In a webinar, Dr. Samantha Chisholm Hatfield of Oregon State explains her research working with tribes associated with the Great Basin and how they adapt their behavior in response to climate change. Dr. Hatfield is an enrolled member of the Confederated Tribes of Siletz and is also Cherokee.
Science and Traditional Ecological Knowledge Strategic Plan
By: Great Basin Landscape Conservation Cooperative
Putting fire on the land: Montana tribes use traditional knowledge to restore forests
By: Katy Spence
July 24, 2017
The Confederated Salish and Kootenai Tribes Division of Fire is using traditional knowledge and prescribed fires to manage tribal forests.
Braids of Truth
Produced by: Confederated Salish and Kootenai Tribes, Salish Kootenai College, Intertribal Timber Council, and US Forest Service.
A 3-part video series that explores Traditional Ecological Knowledge, climate change and collaboration challenges.
Part 1: Fire and Forest management. Elders and forest professionals discuss the traditional and contemporary uses of fire and challenges to forest management practices.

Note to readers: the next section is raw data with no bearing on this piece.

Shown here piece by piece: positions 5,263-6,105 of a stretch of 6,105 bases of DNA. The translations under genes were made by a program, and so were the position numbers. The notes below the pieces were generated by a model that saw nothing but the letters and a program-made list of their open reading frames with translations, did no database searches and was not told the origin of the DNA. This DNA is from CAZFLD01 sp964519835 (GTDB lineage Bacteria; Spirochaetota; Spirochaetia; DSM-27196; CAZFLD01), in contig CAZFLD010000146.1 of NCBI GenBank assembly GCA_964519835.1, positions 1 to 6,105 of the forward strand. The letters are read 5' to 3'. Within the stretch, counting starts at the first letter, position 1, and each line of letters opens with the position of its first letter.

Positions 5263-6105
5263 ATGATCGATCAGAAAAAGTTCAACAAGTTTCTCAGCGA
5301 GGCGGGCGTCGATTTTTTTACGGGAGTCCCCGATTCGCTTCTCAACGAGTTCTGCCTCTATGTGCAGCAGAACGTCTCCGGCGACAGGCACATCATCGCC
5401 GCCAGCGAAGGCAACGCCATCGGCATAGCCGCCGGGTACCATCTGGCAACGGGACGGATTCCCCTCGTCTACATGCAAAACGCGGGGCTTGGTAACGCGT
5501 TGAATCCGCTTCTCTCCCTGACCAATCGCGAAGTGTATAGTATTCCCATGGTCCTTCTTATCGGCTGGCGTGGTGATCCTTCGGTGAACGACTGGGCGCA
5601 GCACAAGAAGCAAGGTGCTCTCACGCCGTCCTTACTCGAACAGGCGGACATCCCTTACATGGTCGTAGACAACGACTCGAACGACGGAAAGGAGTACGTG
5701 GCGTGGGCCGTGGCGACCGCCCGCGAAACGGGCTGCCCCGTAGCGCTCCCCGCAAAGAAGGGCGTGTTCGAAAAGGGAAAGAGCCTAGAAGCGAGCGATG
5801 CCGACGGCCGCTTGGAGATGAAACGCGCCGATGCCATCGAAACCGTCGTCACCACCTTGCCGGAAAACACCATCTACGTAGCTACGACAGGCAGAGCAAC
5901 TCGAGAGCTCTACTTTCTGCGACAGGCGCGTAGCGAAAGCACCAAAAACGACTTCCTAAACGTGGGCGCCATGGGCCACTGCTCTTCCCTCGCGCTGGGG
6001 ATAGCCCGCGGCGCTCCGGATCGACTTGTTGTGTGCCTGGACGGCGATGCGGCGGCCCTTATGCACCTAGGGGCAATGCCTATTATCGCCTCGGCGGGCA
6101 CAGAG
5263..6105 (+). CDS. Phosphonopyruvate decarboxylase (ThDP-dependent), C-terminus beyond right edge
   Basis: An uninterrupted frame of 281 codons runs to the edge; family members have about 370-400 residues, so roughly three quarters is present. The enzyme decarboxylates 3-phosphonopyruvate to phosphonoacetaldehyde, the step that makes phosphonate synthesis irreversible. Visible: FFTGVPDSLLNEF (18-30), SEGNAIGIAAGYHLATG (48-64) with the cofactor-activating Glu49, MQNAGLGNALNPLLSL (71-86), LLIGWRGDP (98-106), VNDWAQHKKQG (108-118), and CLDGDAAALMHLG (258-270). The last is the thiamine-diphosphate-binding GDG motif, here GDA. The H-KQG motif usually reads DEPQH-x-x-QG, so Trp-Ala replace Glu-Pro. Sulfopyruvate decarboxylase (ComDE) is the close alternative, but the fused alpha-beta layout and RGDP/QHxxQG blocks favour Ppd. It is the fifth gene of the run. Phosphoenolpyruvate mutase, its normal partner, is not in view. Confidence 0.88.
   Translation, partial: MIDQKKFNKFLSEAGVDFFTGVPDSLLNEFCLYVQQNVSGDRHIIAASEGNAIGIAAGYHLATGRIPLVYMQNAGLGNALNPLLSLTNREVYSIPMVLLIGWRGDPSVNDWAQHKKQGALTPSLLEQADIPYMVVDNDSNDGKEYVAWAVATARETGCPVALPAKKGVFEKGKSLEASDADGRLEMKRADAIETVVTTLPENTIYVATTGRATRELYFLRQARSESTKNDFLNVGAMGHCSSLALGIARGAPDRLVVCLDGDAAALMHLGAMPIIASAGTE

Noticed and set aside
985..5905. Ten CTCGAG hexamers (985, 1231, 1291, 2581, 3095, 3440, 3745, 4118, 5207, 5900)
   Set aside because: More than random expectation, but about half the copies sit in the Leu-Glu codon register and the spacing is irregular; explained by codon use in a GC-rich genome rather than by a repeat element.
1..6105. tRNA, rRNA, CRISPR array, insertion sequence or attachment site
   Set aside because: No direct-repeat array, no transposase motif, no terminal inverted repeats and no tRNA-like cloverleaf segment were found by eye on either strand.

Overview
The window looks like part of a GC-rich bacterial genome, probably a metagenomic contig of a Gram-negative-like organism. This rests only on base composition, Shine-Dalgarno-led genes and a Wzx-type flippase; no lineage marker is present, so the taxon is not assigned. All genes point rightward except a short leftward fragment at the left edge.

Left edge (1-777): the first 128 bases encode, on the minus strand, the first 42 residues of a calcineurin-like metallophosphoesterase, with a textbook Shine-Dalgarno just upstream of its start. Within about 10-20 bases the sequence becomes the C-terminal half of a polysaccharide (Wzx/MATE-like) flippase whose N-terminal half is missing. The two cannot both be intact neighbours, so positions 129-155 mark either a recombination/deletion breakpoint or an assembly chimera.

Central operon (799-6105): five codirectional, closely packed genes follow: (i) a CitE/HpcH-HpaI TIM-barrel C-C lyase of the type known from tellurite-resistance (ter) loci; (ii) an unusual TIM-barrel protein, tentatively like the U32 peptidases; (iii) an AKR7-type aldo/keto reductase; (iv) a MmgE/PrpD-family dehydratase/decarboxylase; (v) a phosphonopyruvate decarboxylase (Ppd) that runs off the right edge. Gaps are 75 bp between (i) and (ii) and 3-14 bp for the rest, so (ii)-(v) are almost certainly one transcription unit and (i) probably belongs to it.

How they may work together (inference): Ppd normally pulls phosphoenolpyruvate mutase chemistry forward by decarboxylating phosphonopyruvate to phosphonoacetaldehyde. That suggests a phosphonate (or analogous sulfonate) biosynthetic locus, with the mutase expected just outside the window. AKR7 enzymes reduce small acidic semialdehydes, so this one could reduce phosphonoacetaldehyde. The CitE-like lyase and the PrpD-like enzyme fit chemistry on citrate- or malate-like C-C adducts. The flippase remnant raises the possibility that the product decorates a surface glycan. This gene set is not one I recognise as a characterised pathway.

Part 2: Climate Change. Elders, scientists and cultural leaders discuss the effects of climate change on the earth, culture and peoples and the differences between western science and traditional ecological principles.
Part 3: Collaboration Challenges. How can agencies, institutions and tribal cultures communicate about issues that relate to ecology and lifeways when the terms can mean different things? Is it learning how to talk or how to listen?
Comparing Traditional Ecological Knowledge and Western Science Woodland Caribou Habitat Models
By: JEAN L. POLFUS,1 Wildlife Biology Program, Department of Ecosystem and Conservation Sciences, College of Forestry and Conservation, University of Montana, Missoula, MT 59812, USA KIMBERLY HEINEMEYER, Round River Conservation Studies, 284 W 400 N, Suite 105, Salt Lake City, UT 84103, USA MARK HEBBLEWHITE, Wildlife Biology Program, Department of Ecosystem and Conservation Sciences, College of Forestry and Conservation, University of Montana, Missoula, MT 59812, USA TAKU RIVER TLINGIT FIRST NATION, P.O. Box 132, Atlin, BC V0W 1A0, Canada
The Journal of Wildlife Management;DOI: 10.1002/jwmg.643
Received: 31 December 2011;Accepted: 10 September 2013
What is Natural?: Epilogue to Preserving Yellowstone's Natural Condition: Science and the Perception of Nature
By: James A. Pritchard
Ecological Restoration, 21:254-257;doi:10.3368/er.21.4.254